Indoor Auckland


David Whitley investigates warm winter activities in New Zealand’s biggest city 

Auckland is well known as an outdoorsy city, and you can still go sailing, visit the harbour islands and clamber up volcanic craters in winter if you wish. However, if you fear that the elements may get the better of you for such activities during the cooler months, then never fear – there’s plenty to do indoors.

Kelly Tarlton’s Antarctic Encounter and Underwater World
While it’s never going to win any awards for snappy titles, this hugely popular attraction is a great place for a rainy day.
The Antarctic Encounter gives a glimpse of what it’s like where it’s properly cold – visitors can go inside a Snowcat and mosey around a life size replica of the Antarctic hut set up by South Pole explorer captain Robert Scott.
The highlight for those with easily melted hearts, however, is a colony of sub-Antarctic penguins, for which fresh snow is created every day.
On the slightly less icy side is Underwater World, which is a giant aquarium complex. Everyone has their own favourites, whether the sea horses, piranhas or crayfish, but it’s hard not to be mesmerised by the bronze whaler sharks and the huge stingray. The latter has a two meter wing span...
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The Sky Tower
You see that big thing jutting out of Auckland’s CBD? Yes, the pointy building that utterly dwarfs the rest of the skyline. Well, that’s the Sky Tower, and it’s higher than Sydney’s version (and indeed, the Eiffel Tower in Paris).
It’s also home to Sky City, a large entertainment and gambling complex. There are a few bars and restaurants on offer, but it’s the casinos that prove the major draw card for the punters.
If the weather’s holding up OK, there are also a couple of adventure activities on offer that involve the tower. The first is the Sky Walk – the opportunity to walk around the building on a narrow ledge with no railings or balcony at 192m high. Only a harness will save you if you stumble...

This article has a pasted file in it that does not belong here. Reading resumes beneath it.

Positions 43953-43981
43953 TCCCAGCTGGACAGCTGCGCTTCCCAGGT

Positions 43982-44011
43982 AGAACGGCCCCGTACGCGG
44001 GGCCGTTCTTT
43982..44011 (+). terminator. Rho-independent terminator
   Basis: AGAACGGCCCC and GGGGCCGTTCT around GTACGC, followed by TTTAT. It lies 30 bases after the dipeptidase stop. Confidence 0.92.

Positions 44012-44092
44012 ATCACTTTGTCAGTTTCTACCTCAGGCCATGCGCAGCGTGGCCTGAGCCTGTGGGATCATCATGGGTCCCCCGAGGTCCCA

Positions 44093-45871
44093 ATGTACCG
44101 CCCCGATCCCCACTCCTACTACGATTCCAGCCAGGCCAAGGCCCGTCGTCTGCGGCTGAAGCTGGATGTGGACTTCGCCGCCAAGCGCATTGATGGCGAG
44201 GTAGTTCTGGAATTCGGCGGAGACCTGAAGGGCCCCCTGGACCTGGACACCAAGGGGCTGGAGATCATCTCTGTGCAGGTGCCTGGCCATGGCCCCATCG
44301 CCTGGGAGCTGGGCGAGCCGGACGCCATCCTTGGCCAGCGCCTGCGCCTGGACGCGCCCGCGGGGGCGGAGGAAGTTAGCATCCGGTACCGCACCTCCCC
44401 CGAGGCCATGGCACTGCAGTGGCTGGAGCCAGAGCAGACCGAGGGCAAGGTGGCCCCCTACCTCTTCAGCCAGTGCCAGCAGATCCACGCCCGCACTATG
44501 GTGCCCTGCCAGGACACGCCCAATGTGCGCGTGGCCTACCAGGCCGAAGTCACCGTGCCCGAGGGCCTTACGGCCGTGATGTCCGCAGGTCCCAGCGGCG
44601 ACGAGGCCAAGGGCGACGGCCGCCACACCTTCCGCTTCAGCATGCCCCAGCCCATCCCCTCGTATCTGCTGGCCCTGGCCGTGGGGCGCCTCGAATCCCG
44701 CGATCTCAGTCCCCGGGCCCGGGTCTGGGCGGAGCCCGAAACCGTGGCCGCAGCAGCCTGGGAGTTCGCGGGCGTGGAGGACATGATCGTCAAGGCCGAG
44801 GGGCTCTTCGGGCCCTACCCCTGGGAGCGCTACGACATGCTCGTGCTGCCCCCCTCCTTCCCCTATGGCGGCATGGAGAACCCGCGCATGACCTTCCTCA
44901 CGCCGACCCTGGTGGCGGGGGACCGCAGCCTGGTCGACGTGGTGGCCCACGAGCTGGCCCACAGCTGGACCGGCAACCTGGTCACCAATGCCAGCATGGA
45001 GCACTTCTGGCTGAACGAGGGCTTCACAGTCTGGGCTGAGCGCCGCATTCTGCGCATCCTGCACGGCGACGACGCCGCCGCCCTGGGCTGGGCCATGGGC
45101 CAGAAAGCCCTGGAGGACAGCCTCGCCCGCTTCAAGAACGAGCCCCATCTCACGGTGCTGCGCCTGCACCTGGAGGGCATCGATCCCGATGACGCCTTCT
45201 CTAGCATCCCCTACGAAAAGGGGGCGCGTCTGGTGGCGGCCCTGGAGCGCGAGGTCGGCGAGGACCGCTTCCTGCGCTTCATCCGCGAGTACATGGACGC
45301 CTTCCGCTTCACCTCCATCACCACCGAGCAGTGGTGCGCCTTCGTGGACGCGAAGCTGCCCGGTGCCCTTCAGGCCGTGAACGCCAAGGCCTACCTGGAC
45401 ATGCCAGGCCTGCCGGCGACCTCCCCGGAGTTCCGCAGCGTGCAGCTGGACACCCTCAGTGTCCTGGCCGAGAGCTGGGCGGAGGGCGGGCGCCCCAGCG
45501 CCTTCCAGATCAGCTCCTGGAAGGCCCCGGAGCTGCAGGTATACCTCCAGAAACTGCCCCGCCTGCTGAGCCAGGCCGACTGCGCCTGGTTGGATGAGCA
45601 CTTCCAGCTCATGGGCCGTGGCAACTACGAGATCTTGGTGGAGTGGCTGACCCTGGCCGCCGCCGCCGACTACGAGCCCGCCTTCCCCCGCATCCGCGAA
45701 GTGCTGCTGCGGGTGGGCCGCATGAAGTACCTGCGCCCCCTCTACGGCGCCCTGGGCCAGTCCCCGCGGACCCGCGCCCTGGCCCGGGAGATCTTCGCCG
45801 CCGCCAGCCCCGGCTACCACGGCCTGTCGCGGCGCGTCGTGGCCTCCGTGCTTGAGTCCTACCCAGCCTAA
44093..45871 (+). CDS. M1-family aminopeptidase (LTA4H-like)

The second insane endeavour is jumping off the viewing platform attached to a wire and slowed down by a big fan. Scary stuff.
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Auckland Museum
Over half a million tourists visit New Zealand’s oldest (and Auckland’s biggest) museum every year. Parked on a hill in the Auckland Domain, the museum dates back to 1852, although it’s only been at the present site since 1929 when the building was created as a memorial to the city’s war dead.
Over a million objects are divided over three floors of permanent exhibitions. The first concentrates on the Maori and the people of the Pacific. A whole range of topics is covered, from traditional arts and music to ancient civilisations and boat-building.
The second floor is where the big beasties hang out – it’s the natural history segment. This is home to two Discovery Centres that are focused on child learning and the impressively interactive permanent exhibition on volcanoes.
Last but not least comes New Zealand War Stories. As is fitting for a building designed to honour the troops, this covers conflicts that have involved the New Zealand Military over the years from the Boer War to modern day conflicts via the two World Wars.
There’s an armoury full of weapons for the more bloodthirsty, and warplanes for those harbouring romantic visions of flying one.
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National Maritime Museum
Another excellent museum is the National Maritime Museum, and it’s only fitting that it should be hosted by the City of Sails. The museum explores the country’s history at sea, from Polynesian canoes and to modern commercial shipping.
On the way it explores seafaring industries that (thankfully) no longer exist, such as whaling and sealing, as well at looking at traditional maritime arts and crafts.
Naturally, boats and canoes are among the exhibits, while there’s a fascinating section on the coastguard service and lifeboat workers.
The National Maritime Museum can be found on Hobson Wharf, right on Viaduct Harbour.
More information: www.nzmaritime.or

Hanging out in Ponsonby
Ponsonby, to the west of the city centre, is generally regarded as the city’s coolest area to go for a few drinks in. This is where the café culture has seeped up from Melbourne, a lot of young people tend to live and many of the best bars are.
There are also a few good eateries too for those wanting to anchor the later alcohol content. Among the most popular are Logos, Estasi and Prego, but it’s really a case of taking your pick. The range of options runs from classy Italian to burger bar to stylish modern Asian.